For many years, ambitions for health data have been high and the rise of artificial intelligence techniques to learn patterns and insight from vast sets of data has increased this.

Tracking the impact of medicines, vaccines or treatments at a population level could help improve health outcomes for millions of people. Merging health data with demographic and social information could unlock new understanding of how lifestyles and location impact on public health.

Consumers should get value in return for sharing health data

Under this innovation element of the proposal, Euroconsumers wants to see a much more revolutionary approach to how the value of consumer-generated data is defined. Control over health data use is a crucial element, but it is not the same as having control of and a stake in the valuable products and services that their health data creates.

Rethinking how value is shared gives us a completely new perspective that health and data policy makers are missing. My Data is Mine declares that when consumers share data, they should be able to get a tangible value in return. 

This value should go well beyond the familiar exchange that consumers have been pulled into. In the dominant business model, free search, email or social networking services rely on amassing huge amounts of highly personal data from consumers and selling it on.

Instead, the value that consumers get back should better reflect the economic value. This value currently stays with the companies making use of the data – data that is generated by consumers themselves.

Applying this to the European Health Data Space plans would mean that data-led innovations in medicines or treatments should reflect the contribution of consumers’ health data in market prices. After all, this data is created and generated by consumers when they visit a doctor, have treatment, use nutrition or sports apps or take blood tests.

Making provisions for lower prices for medicines and treatments that have been developed with consumers’ health data meets the aim of improving availability of affordable medicine which has since long been under pressure with surging prices.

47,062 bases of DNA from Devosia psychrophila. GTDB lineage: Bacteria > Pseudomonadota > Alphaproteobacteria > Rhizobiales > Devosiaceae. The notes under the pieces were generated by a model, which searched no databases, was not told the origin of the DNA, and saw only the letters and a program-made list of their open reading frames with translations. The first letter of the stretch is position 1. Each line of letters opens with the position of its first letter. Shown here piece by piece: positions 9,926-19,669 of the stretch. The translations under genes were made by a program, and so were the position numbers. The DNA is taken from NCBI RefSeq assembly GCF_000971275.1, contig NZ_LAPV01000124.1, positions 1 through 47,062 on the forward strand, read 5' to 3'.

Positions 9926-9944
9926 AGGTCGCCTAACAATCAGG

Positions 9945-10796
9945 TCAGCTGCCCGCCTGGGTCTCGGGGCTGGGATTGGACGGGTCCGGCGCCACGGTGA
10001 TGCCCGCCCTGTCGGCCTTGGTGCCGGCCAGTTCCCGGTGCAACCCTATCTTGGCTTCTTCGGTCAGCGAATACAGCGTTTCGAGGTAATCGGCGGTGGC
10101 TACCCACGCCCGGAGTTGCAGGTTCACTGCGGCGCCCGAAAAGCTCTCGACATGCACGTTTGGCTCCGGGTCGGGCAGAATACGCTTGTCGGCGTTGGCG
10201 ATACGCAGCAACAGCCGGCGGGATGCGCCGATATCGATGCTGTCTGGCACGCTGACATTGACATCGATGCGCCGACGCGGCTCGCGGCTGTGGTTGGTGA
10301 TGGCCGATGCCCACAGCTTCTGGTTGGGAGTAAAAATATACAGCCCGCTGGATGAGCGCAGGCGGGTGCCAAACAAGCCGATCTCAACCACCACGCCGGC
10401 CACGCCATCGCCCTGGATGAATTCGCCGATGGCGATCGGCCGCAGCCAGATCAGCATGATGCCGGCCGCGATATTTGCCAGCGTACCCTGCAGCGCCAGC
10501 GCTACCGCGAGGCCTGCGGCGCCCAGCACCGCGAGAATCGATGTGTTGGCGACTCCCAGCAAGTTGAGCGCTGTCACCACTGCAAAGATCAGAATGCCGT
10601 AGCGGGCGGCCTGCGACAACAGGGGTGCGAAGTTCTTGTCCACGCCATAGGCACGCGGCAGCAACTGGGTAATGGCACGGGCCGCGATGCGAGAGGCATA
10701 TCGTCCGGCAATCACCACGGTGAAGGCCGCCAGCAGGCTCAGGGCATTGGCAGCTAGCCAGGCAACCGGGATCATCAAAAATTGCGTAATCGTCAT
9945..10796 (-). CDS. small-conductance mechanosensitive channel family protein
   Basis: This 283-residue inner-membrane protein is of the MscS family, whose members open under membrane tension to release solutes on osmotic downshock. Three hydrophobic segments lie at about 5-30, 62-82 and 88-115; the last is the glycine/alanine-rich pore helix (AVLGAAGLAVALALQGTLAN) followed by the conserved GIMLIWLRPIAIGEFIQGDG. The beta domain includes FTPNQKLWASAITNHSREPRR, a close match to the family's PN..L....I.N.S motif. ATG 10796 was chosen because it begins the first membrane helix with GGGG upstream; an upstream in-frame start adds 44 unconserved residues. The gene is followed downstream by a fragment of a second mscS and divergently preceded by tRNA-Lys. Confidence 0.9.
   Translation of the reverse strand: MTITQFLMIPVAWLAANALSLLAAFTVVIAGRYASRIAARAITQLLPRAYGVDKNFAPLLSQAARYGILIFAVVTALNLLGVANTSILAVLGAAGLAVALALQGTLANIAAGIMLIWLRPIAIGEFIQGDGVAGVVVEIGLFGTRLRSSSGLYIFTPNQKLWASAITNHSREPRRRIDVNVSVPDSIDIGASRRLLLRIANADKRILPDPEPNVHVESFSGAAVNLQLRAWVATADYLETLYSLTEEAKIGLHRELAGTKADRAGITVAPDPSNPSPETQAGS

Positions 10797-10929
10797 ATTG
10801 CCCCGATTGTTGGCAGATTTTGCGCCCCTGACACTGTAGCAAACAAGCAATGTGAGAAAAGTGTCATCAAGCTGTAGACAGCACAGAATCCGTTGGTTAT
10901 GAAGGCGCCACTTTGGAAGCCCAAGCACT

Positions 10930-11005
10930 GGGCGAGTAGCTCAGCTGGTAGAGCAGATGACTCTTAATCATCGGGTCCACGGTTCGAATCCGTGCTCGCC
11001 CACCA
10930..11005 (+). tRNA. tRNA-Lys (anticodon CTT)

And it would correct the situation of ‘double payment’.  If products based on insights and innovations from consumers’ own health data are high, then a consumer effectively ends up paying twice – once with their data, and a second time through their wallet or through their taxes which fund public health care.

Make the Health Data Space an empowering place

We want all consumers to be able to say ‘my health data is mine’. For this to happen, the EU Health Data Space proposals must strengthen basic health data protections to the highest level, and for maximum control, it should ensure that consumers are able to proactively opt-in to their data being used.

This is a huge chance for Europe to lead the way in demonstrating what a consumer-centric data economy could look like.

We should be much more ambitious about what the innovation element of the Health Data Space could achieve. There is a great opportunity to put real life consumer challenges such as expensive medicines and treatment at the centre of data-based problem solving. This can show the whole world what tangible, consumer focused innovation looks like.